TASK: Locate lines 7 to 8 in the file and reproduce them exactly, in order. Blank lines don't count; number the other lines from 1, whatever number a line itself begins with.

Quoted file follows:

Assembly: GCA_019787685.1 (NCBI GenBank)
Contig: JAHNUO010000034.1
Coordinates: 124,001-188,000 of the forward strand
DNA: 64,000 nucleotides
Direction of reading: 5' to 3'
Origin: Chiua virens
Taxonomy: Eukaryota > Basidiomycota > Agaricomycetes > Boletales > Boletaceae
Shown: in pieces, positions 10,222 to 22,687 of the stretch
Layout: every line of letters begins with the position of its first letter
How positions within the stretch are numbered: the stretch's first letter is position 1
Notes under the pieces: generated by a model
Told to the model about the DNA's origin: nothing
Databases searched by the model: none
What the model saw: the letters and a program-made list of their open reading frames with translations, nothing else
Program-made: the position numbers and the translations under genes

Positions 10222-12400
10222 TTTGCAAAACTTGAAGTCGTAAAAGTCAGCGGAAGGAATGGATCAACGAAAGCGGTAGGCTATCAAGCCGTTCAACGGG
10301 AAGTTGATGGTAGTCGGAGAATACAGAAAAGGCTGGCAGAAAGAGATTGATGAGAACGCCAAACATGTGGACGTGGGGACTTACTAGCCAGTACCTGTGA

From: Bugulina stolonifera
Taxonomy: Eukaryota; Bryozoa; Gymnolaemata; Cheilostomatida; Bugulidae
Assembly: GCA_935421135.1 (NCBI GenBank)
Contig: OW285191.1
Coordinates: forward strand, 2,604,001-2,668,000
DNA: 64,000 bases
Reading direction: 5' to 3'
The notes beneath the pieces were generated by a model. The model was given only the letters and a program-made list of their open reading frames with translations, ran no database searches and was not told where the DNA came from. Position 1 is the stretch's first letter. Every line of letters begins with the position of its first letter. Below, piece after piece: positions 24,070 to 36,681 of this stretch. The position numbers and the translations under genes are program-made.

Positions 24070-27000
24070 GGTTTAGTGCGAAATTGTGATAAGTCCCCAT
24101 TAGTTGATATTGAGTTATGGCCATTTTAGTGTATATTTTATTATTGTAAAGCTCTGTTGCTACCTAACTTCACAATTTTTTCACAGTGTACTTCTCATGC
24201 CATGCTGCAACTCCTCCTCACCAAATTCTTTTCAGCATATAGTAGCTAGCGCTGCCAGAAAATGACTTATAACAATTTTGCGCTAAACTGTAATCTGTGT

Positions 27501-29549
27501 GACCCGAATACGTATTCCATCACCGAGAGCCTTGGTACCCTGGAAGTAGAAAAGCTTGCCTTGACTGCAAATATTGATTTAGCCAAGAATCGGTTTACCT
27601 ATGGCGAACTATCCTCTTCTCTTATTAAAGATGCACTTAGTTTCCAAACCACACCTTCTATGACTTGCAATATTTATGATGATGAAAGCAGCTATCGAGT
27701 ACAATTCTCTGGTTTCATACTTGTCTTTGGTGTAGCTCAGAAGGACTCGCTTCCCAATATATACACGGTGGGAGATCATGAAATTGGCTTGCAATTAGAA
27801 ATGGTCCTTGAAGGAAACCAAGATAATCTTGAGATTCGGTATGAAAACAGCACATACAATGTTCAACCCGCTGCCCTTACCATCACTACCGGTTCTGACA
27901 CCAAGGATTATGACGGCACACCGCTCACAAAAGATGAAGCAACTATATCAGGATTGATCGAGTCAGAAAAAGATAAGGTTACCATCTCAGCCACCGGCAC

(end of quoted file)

Taxonomy: Eukaryota > Basidiomycota > Agaricomycetes > Boletales > Boletaceae
Shown: in pieces, positions 10,222 to 22,687 of the stretch